Crisp night air filled his lungs. The mist of light rain settled on his skin like dew on a spider web. Finally, Noah could breathe. And move. But he didn’t. He lay there on the fire escape, staring up at the swirling gray nimbus above him. Breathe. Just breathe.
Noah heard a noise to his left. Barely a whisper. Weary, like moving through molasses, he turned his head and saw the cat. The big white cat that had been staring at his house was padding along the metal railing, impossibly balanced on a surface no more than two inches in width. It blinked at him, waiting.
“You’re a big fella, aren’t you? Surely you belong to somebody or you probably wouldn’t have survived this long, so why are you following me around?” Noah rolled to his side, the cold from the corrugated metal fire escape seeping through his clothes to his skin, and faced the cat. “Don’t you have a home? A family? I don’t. Not anymore.” His voice broke on the last syllable, and dissolved into a sob.
The cat leapt off the railing, landing on silent feet beside Noah. It crouched into a sphinx position and watched him. Unblinking. Still.
Noah sniffled, then rubbed his face with the sleeve of his pullover. “I can stay in this house at least. Until they come and take it.”
The cat remained, so Noah kept talking, saying everything and nothing. “My parents left to join some religious commune. Church of the New Hope. I think it’s a cult, but they don’t much care what I think. They said I wasn’t their child. They said I’m a monster…” His breath hitched. His lips trembled.
“I’m almost a man now. I take my proficiencies in a few weeks. In the eyes of practically everyone, I’m adult enough to survive, except I have nothing. No money, no job, only a temporary roof over my head. The only income I have is from the electronics I build. I can sometimes sell them to people who can’t afford the store-bought kind. Sometimes being the operative word. And you know what else? I’m lying in the rain, pouring out my life story at the feet of a stray cat. Gods, what a mess I am.”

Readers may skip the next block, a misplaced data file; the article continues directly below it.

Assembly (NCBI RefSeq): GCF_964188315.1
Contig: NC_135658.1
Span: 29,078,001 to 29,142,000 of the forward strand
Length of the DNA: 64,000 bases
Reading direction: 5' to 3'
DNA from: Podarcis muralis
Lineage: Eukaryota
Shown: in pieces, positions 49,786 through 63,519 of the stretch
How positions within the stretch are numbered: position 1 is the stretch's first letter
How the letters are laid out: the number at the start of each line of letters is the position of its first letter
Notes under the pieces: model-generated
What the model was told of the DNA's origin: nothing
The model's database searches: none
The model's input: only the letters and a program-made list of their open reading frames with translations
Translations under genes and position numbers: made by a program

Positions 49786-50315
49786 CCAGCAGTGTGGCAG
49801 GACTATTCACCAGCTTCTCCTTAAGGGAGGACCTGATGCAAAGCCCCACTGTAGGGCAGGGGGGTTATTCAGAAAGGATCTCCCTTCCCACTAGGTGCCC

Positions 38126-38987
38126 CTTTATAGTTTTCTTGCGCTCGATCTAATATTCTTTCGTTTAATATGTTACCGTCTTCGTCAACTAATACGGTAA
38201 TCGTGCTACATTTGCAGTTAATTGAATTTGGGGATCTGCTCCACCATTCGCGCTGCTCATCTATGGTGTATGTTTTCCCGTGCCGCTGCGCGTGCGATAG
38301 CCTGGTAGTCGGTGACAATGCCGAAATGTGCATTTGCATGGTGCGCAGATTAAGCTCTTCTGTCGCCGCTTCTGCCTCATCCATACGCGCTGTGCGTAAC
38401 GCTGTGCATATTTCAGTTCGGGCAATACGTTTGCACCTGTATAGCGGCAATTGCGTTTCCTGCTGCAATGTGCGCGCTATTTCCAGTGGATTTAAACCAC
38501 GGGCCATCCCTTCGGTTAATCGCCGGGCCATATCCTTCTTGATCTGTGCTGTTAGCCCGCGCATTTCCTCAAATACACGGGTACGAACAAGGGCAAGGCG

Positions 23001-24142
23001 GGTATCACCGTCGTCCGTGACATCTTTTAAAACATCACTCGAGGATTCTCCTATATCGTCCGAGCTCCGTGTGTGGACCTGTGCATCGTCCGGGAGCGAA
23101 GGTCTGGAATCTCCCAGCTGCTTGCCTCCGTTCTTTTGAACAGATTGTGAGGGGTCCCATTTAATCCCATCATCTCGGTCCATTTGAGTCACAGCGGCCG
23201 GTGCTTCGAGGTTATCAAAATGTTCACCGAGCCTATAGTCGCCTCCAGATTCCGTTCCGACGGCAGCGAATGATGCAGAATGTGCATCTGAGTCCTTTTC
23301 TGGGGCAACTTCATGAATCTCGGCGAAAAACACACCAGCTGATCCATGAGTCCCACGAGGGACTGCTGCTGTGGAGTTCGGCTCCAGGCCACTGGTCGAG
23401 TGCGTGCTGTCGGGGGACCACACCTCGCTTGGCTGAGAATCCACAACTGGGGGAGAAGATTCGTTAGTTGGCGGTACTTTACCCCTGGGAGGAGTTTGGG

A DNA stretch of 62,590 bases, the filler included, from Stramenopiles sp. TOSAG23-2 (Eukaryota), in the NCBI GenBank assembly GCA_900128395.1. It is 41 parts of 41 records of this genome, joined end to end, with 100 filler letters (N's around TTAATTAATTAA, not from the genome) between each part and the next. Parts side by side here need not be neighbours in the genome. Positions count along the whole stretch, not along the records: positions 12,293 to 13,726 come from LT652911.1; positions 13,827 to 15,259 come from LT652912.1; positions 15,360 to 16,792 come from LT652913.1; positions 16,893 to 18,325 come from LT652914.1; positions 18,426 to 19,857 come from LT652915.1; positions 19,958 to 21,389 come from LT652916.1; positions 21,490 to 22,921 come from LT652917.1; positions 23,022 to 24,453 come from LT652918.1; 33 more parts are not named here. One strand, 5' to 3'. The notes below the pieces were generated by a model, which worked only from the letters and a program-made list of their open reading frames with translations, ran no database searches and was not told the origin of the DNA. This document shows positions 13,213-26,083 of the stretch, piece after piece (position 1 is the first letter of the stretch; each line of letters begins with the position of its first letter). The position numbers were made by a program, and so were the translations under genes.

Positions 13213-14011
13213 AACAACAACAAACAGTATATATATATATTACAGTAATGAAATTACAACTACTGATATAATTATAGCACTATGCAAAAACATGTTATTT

The cat inched closer, crawling with its belly to the floor, approaching cautiously. It obviously decided that Noah posed no threat, because it curled up in the hollow of his stomach, its tail wrapping around its body and face until it was nothing but a furry white ball. Grateful for the warmth of life that penetrated his numbness, Noah drifted off to sleep. It wouldn’t be the last time he slept outside in the rain.
Read it for free at jkhogan.com
Chapters are cross-posted on Tumblr
Illustrations are cross-posted here (and any NSFW illustrations will be available on Tumblr only, though we’ll let you know about them on the main story feed)
J.K. Hogan has been telling stories for as long as she can remember, beginning with writing cast lists and storylines for her toys growing up. When she finally decided to put pen to paper, magic happened. She is greatly inspired by all kinds of music and often creates a “soundtrack” for her stories as she writes them. J.K. is hoping to one day have a little something for everyone, so she’s branched out from m/f paranormal romance and added m/m contemporary romance. Who knows what’s next?
J.K. resides in North Carolina, where she was born and raised. A true southern girl at heart, she lives in the country with her husband and two sons, a cat, and two champion agility dogs. If she isn’t on the agility field, J.K. can often be found chasing waterfalls in the mountains with her husband, or down in front at a blues concert. In addition to writing, she enjoys training and competing in dog sports, spending time with her large southern family, camping, boating and, of course, reading!
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1/31 Divine Magazine